In this Tuesday, Jan. 5, 2021, file photo, Speaker of the House Bryan Cutler, R-Lancaster, left, talks with incoming House Minority Leader Joanna McClinton, D-Philadelphia, on the House floor before the Pennsylvania House of Representatives are sworn-in at the state Capitol in Harrisburg, Pa. After only their first few weeks of work, tensions already are high among lawmakers meeting in-person at some state Capitols — not because of testy debates over taxes, guns or abortion, but because of a disregard for coronavirus precautions.
Sam Dunklau is the Capitol Bureau Chief for WITF. He previously covered Illinois state government for NPR member station WUIS in Springfield, IL.
Since 2015, Sam has been floating around the radio airwaves as a reporter, disc jockey, and station manager. He grew up in the small midwestern town of Paw Paw, Illinois and is a proud graduate of Augustana College.
(Harrisburg) — Pennsylvania will send out nearly $1 billion in relief to renters, homeowners, schools and businesses that are reeling from the effects of the coronavirus pandemic.
Most of the $912 million is federal relief money. It will go to rental and mortgage assistance programs, colleges and universities, and small businesses like restaurants.
Each county may apply for a share of $569.8 million in new Rental and Utility Assistance grants. Tenants and homeowners, as well as landlords and mortgagers, can then qualify for a share of the money if they meet certain criteria.
A $145 million transfer from the Workers Compensation Security Fund to fund hospitality business grants of up to $50,000 each. Gov. Tom Wolf has been requesting this as pressure for more direct business assistance has mounted from organizations like the Pennsylvania Licensed Beverage and Tavern Association.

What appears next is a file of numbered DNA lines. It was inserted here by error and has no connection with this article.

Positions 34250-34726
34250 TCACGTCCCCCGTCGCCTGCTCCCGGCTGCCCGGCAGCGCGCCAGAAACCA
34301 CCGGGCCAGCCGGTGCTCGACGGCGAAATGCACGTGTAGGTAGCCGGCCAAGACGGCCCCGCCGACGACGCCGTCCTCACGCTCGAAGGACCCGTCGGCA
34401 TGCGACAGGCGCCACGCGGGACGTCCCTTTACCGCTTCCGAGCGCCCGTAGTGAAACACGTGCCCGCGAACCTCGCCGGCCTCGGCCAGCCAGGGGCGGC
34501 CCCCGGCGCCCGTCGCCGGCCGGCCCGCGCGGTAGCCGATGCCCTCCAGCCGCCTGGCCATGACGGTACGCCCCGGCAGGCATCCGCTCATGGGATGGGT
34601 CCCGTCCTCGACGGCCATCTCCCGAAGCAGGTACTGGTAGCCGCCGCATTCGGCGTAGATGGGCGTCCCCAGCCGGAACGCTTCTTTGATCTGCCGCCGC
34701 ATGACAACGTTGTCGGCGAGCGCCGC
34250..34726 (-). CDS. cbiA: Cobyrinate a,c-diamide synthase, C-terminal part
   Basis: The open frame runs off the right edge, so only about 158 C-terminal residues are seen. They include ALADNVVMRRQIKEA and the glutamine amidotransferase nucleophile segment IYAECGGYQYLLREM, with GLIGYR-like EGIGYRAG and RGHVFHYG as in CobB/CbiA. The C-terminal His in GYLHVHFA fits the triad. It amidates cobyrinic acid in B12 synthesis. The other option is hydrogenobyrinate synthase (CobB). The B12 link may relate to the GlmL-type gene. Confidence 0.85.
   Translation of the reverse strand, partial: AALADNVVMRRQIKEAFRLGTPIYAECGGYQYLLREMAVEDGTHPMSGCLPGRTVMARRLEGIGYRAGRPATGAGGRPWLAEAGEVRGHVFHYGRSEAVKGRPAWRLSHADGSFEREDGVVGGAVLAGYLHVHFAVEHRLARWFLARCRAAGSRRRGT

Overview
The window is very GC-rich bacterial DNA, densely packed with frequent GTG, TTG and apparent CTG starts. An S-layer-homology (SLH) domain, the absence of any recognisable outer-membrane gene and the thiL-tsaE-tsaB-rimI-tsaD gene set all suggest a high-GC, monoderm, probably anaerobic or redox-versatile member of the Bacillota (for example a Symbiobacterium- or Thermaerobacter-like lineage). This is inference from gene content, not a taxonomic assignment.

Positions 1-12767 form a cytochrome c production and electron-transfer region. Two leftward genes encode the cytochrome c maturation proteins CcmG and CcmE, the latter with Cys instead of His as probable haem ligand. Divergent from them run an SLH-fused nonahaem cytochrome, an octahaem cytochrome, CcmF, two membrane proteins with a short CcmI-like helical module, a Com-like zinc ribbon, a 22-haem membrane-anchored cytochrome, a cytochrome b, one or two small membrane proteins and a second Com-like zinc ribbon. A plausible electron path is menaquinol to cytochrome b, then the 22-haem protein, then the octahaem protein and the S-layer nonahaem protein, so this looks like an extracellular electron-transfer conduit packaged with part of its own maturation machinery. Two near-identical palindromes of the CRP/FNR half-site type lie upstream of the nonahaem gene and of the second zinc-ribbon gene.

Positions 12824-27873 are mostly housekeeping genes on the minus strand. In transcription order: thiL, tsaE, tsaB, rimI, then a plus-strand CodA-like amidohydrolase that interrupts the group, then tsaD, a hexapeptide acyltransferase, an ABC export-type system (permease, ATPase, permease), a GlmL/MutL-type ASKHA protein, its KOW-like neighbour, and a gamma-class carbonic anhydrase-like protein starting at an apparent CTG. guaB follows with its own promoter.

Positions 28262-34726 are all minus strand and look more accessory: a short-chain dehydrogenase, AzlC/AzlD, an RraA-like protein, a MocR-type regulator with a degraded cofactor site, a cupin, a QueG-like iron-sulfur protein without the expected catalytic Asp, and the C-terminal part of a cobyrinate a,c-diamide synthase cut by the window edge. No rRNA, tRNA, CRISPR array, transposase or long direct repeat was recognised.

More than $150 million for private schools.
More than $47 million in other emergency educational grants, including: $14 million to community colleges, $5 million for Pa. State System of Higher Education schools, $20 million for “area career and technical schools,” and more than $8 million for “chartered schools for the education of the deaf or the blind and… private residential rehabilitative institutions.”
The House and Senate approved the proposal unanimously — after months of negotiations and calls to send more direct aid to those who are struggling to pay bills.
“Especially those with rental problems and/or landlords that are providing assistance and/or forgiveness for the last 10 months for their tenants,” Benninghoff said. “These have been tough times for everybody and we’ve all got to pitch in. That’s what we’re trying to do to the best of our ability.”
Wolf signed the legislation Friday, which sends the nearly $1 billion in funding out immediately.
“Business owners and employees have worked hard to protect their customers and their communities during this pandemic,” Wolf said in a statement. “But the pandemic has been hard on businesses, and they need and deserve our support.”
Supporters like state Rep. Seth Grove (R-York County), who also supported the move to object to Pa.’s electoral college vote despite no significant evidence of voter fraud, said that limit would give the legislature more say in how to deal with long-lasting emergencies.
In a statement, Senate Republican leadership rebuked arguments that limiting the governor’s emergency power would jeopardize federal emergency funding. The statement did not offer legal evidence to support that claim.
Opponents like state Rep. Margo Davidson (D-Delaware County) call it an unfair “power grab.”
“Some forms of government want to seize power from other forms of government, but the people are being ignored,” Davidson said.
As part of WITF’s commitment to factual reporting, and because many who attacked the U.S. Capitol on Jan. 6 have said their goal was to overthrow the U.S. electoral system and government, we use language in this story that shows elected officials’ connections to the insurrection. To read more about this commitment, click here.